The Flat Rate Scheme and the new 16.5% low cost trader category

As part of the Autumn Statement, it was announced by The Chancellor that a new Flat Rate Scheme category would be introduced and become effective from April 2017. The new category will be known as the ‘limited cost trader’ and those businesses that fall within this category will be required to account for VAT on the gross turnover at a rate of 16.5%. The new 16.5% rate is likely to affect a significant number of businesses using the Flat Rate Scheme.

The new category has supposedly been introduced to tackle aggressive abuse of the scheme. However, there is no doubt that this will affect a large number of honest traders who use the flat rate scheme as a simplification measure for which it was designed. The new 16.5% category will result in the FRS becoming more complicated, as businesses will be required to perform more checks and advisers will be required to interpret new legislation in order to comply with the new rules.

Business will be require to check its VAT inclusive expenditure on goods each quarter, in order to determine whether it falls within the 16.5% rate. A business is a limited cost trader if its VAT inclusive expenditure on goods is:

  • Less than 2% of their VAT inclusive turnover in a prescribed accounting period; or
  • Greater than 2% of their VAT inclusive turnover but less than £1000 per annum if the prescribed accounting period is one year (if it is not one year, the figure is the relevant proportion of £1000).

The big unknown at the moment is exactly what will count when it comes to the definition of ‘goods’. The current draft guidance states that goods are those used exclusively for business purposes, but excludes the following items:

  • Capital expenditure;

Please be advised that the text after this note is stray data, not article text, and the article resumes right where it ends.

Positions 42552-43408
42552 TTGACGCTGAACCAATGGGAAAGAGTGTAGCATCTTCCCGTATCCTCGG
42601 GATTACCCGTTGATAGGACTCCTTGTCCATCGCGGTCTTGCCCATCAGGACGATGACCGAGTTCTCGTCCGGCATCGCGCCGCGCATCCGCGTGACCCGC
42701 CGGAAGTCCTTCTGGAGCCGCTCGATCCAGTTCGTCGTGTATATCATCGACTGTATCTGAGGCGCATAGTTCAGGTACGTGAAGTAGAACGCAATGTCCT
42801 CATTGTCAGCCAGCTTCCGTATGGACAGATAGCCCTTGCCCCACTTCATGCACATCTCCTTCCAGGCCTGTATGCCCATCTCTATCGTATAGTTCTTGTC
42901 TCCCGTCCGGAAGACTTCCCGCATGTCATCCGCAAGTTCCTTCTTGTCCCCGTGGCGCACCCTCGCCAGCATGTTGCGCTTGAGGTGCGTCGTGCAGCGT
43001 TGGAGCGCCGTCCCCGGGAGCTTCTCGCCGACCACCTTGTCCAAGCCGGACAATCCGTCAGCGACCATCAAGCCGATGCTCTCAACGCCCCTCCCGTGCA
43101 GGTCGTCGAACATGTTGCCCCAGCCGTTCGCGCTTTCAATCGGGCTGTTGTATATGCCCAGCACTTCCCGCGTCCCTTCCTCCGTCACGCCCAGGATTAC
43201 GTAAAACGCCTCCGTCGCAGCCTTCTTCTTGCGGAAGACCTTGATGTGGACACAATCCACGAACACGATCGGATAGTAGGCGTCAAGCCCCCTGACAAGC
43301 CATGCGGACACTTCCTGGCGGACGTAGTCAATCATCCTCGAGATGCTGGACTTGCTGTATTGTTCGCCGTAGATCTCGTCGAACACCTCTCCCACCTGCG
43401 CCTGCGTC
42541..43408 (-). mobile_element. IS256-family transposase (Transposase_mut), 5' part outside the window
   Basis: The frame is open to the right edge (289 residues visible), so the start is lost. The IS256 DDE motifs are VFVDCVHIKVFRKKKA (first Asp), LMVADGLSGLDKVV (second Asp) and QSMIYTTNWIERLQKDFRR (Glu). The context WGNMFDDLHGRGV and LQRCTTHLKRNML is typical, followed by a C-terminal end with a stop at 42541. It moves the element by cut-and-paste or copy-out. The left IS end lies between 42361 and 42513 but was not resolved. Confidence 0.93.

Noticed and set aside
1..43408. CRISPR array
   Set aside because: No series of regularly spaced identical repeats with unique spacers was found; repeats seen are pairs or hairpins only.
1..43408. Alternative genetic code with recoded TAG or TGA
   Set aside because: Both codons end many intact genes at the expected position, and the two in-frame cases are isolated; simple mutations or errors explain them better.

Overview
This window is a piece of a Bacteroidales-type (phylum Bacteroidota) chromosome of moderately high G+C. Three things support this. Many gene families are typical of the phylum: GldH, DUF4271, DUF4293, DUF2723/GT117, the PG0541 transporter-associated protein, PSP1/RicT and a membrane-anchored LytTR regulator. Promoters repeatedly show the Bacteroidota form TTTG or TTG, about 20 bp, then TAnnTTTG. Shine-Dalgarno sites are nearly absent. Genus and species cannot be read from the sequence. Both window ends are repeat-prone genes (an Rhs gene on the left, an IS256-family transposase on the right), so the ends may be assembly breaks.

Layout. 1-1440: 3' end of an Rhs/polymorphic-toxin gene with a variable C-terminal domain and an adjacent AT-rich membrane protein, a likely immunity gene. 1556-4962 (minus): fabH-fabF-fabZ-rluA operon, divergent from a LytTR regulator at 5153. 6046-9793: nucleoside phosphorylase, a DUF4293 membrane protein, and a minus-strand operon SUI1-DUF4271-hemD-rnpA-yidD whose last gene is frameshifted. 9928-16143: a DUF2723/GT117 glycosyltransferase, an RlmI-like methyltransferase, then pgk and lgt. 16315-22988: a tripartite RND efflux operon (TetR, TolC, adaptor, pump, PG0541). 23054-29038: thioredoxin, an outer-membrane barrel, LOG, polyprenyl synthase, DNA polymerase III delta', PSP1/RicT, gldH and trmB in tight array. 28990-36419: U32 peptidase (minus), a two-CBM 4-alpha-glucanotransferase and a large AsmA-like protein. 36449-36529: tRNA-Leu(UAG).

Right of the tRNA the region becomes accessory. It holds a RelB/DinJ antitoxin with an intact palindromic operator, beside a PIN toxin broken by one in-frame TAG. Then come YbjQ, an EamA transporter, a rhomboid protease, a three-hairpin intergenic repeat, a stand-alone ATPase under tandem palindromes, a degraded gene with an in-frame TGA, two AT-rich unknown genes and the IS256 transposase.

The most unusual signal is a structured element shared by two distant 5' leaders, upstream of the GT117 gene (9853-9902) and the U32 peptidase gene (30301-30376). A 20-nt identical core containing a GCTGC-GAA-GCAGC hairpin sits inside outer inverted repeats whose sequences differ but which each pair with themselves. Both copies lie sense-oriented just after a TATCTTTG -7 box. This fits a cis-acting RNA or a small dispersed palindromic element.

• Food & drink for consumption by the flat rate business or its employees; and
  • Vehicles, vehicle parts and fuel (except where the business is one that carries out transport services – for example a taxi business – and uses its own or a leased vehicle to carry out those services).

Businesses and advisors are then left with a question as to whether items that are traditionally seen as being services rather than goods can count towards the cost base of the business, for example will internet and telephone costs count as goods? Many service based businesses do not spend much on goods but do have services expenses including subscriptions, telephone costs, software and accounting fees. It would seem harsh if these do not count as business costs when it comes to the definition of a ‘limited cost trader’, but the current draft guidance is unclear.

We are still waiting for HMRC to publish details as to how the new rules will be implemented, and then things may become more clear.

Although the new category will be introduced in April 2017, HMRC have introduced anti-forestalling provisions, which will prevent business that fall within the definition of a limited cost trader from continuing to use a lower flat rate beyond 1 April 2017. This will affect businesses that supply services on or after 1 April 2017, but either issue an invoice or receive payment for that supply before 1 April 2017.

Action to be taken

It is important to look at the financial implications for your business and determine whether the limited cost trader category would apply. Where it does apply businesses have the following options:

  1. Deregister from VAT (if your turnover is below the VAT registration threshold of 83,000);
  2. Move onto standard VAT accounting. Standard VAT accounting allows you to reclaim VAT on all your expenses irrespective of how much you have incurred. However, it does involve some extra admin as part of your quarterly VAT submission; or
  3. Account for VAT at the new 16.5% rate. Depending on your circumstances this may still be the most advantageous option.

Should you wish to discuss how this VAT change will affect your business/clients, please do not hesitate to contact me.